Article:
shashtheash shashtheash - 25 days ago 13
Python Question

Game of LIfe: Modifying array values in numpy while iterating with conditions

I am a Physics student with very basic knowledge of Python and I have been trying to look for a simple solution to this problem, but I have only been running around in circles. I am writing my own rendition for a program called "The Game of Life" (WikiPage). The rules are straightforward:


The Game consists of so called cells that live on a 2 dimensional grid. These cells evolve in cycles. The initial pattern of dead and live cells is the first generation. The second generation evolves from applying some simple rules simultaneously to all cells. The rules are:

Cells die if they dont have enough company (less than 2 cells neighboring)

Cells die of overpopulation if there are 4 or more cells neighboring.

A dead cell is reborn if there are (exactly) 3 cells neighboring.


This is a part of an assignment, but I am not looking for a spoon-fed solution. We are required to use numpy and arrays.

My approach was to generate an array
board
with an initial feed of random 1's and 0's. Then, in a function, I create another array with one row and one column greater than
board
which will store the new values and then feed it back. I iterate (I know its not pythonic to iterate over an array, so I am open to suggestions and alternatives) over the elements
i
and
j
and make a sum (
np.sum
) of the subarray
nBlock[i-1:i+1,j-1:j+1]
. If the sum is greater than 4 or less than 4, then the element
nBlock[np.array([i,j])]
becomes zero (cell dies), otherwise, it is 1 (cell lives, or is reborn).

The problem is, this doesn't work. The code is as follows:

import numpy as np
import matplotlib.pyplot as plot
import time as t
%matplotlib inline

def printBoard(board):
im = plot.imshow(board, cmap='Greys', interpolation='none')
plot.show()
plot.close()

def initializeBoard():
board = np.random.randint(2, size=(100, 100))
return board

board = initializeBoard()
printBoard(board)

def checkAlive():
if 1 not in board:
print("All cells are dead! Life is over!")
return 0
else:
return board

def calculateNeighbours(board):
nBlock = np.zeros((102, 102))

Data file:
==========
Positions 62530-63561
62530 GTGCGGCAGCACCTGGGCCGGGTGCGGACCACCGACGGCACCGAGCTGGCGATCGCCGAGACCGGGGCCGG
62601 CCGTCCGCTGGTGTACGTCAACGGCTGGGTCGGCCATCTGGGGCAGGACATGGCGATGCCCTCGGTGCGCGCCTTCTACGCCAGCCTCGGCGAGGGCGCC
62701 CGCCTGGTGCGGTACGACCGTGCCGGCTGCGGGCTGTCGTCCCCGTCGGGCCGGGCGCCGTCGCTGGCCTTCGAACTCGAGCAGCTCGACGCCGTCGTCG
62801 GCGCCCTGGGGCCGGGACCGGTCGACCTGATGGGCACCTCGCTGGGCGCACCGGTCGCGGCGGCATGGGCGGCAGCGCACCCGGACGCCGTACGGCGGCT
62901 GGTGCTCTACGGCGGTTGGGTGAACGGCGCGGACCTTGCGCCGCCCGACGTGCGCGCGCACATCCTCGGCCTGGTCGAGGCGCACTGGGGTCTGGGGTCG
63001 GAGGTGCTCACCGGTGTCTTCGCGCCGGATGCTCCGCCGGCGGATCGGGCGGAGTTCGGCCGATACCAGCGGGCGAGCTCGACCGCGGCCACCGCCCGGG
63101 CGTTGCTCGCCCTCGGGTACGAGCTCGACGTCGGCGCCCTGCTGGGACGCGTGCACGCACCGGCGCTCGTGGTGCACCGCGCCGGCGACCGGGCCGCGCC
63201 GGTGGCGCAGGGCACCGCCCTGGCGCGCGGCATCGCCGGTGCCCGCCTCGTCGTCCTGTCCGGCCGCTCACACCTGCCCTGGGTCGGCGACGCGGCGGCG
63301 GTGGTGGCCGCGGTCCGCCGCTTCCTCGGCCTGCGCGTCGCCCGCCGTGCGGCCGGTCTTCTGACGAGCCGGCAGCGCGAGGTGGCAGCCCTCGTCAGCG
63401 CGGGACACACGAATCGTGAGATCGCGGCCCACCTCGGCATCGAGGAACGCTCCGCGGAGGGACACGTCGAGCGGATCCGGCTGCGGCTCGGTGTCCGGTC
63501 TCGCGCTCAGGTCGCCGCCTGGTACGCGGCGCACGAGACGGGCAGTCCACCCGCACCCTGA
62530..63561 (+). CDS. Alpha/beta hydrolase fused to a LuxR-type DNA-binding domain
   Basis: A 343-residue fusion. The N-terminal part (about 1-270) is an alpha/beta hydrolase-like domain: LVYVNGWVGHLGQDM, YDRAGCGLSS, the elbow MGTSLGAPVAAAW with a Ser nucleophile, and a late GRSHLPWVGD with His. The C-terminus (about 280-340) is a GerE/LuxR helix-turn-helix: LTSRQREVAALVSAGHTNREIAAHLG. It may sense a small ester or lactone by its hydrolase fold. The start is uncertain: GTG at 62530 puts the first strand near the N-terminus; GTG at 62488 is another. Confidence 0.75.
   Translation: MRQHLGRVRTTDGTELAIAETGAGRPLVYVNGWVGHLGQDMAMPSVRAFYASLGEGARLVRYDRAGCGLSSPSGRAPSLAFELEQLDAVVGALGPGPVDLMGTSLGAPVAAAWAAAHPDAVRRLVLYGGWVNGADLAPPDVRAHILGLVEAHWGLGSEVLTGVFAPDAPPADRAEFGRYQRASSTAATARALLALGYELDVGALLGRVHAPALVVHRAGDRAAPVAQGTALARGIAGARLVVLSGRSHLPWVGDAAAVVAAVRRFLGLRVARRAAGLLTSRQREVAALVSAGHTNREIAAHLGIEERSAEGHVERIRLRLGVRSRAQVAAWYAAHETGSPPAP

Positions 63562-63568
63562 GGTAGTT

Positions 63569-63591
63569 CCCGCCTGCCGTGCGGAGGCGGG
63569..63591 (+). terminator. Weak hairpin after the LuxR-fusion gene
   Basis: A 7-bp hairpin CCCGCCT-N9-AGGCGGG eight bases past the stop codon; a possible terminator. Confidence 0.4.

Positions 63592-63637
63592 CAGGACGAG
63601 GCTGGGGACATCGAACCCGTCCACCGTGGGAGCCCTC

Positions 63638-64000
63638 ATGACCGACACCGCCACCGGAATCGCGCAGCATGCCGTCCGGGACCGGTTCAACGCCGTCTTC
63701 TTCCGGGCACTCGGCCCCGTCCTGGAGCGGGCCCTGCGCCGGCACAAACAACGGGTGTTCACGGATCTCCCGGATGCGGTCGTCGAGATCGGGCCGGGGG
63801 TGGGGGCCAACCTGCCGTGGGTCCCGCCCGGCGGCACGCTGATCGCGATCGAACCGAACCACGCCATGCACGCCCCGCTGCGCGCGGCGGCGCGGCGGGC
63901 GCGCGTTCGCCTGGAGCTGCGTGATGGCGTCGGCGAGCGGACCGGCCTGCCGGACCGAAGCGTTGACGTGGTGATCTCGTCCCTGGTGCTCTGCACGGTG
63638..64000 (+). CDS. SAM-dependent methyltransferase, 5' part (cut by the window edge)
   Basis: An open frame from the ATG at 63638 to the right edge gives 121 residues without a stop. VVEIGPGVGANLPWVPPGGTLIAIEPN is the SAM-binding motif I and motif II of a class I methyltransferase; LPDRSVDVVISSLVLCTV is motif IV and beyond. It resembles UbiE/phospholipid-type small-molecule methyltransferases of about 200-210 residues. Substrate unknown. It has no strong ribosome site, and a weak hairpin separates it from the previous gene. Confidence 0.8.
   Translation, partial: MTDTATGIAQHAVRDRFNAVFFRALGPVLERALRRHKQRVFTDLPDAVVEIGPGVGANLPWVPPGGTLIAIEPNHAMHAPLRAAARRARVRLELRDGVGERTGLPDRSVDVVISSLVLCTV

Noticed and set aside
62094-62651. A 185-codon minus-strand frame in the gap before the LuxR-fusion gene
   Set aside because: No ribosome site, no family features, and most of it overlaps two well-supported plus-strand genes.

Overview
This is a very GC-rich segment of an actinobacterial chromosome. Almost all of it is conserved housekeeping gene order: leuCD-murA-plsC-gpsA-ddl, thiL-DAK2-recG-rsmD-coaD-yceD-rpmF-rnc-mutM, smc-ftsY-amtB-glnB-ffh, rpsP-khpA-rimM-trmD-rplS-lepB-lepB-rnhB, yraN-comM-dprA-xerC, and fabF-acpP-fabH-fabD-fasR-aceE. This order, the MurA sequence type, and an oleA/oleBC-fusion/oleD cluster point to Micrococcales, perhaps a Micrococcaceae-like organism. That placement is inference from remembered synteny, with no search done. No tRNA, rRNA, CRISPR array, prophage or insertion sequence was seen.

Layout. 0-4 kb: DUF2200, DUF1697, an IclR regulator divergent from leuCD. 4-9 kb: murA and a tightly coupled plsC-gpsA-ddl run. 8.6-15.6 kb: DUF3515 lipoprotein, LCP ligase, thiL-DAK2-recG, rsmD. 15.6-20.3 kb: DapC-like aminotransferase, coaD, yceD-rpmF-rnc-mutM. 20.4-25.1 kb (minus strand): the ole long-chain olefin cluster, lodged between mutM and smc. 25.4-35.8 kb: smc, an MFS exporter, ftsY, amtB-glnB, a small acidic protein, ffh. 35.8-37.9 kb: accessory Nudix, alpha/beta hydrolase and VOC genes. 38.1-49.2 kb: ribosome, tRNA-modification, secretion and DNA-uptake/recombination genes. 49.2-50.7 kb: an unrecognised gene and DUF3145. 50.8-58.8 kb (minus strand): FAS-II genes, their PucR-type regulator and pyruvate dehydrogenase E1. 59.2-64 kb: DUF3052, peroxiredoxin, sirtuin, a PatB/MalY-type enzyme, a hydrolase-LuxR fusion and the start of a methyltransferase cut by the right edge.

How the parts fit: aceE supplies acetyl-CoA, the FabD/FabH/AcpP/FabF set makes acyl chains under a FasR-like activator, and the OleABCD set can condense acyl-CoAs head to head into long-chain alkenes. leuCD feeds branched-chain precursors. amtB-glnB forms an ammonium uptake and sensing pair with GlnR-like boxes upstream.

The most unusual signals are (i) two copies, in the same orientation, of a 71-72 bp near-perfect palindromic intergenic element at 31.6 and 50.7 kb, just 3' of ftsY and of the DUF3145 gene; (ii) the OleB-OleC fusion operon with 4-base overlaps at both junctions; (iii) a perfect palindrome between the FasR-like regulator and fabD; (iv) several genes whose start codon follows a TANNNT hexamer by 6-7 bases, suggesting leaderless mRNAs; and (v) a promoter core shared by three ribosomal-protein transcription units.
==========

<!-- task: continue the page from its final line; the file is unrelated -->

nBlock[1:101, 1:101] = board

for i in range(1, 100):
for j in range(1, 100):
checksum = np.sum(nBlock[i-1:i+2, j-1:j+2])

nBlock[:,0] = 0
nBlock[0,:] = 0

if checksum == 4:
nBlock[np.array([i,j])] = 1
elif checksum > 4 or checksum < 4:
nBlock[np.array([i,j])] = 0

return nBlock

def play(board):
for i in range(1, 10):
neighbours = calculateNeighbours(board)

board = neighbours[1:101, 1:101]

board = checkAlive()

printBoard(board)

play(board)


The array
board
doesn't get modified. It returns the same
board
.

Another odd thing I noticed is that if I remove the conditions in my
for
loop, the array is successfully modified. For example,

for i in range(0, 100):
for j in range(0, 100):
board[np.array([i,j])] = 1


gives me a matrix which has all elements changed to 1. So there is something about the
if...else
conditions which is not allowing me to manipulate the data in my array.

Any and all help is appreciated :)

Answer

Error:

Your major error is in your interface logic for checkAlive. You have no parameters to the routine; when you do find a live cell, you return the symbiont board, which play immediately assigns to its parameter board.

The board in play is a local variable: changing this does not change the global board you initialized. In contrast, since checkAlive has no local variable, what it returns is the global variable board, which is never changed, anywhere in the program.

Solution:

Since checkAlive doesn't alter the board, don't return it. Instead, return a simple boolean. play can check this and terminate the program, if needed.

Also:

Your cell health algorithm is wrong in a couple of respects. Walk through the logic and repair. Most notably, you use a value of 4 to let a cell live; this is massively incorrect. 2 neighbours leave the cell in its current state; 3 neighbours make the cell live; any other number kills it.

Your current logic includes the cell itself in the count. This does not differentiate between a live cell with 3 friends and a dead cell with 4. As a result, you're creating some cells incorrectly, and you're killing off viable cells (live cell with 2 friends).

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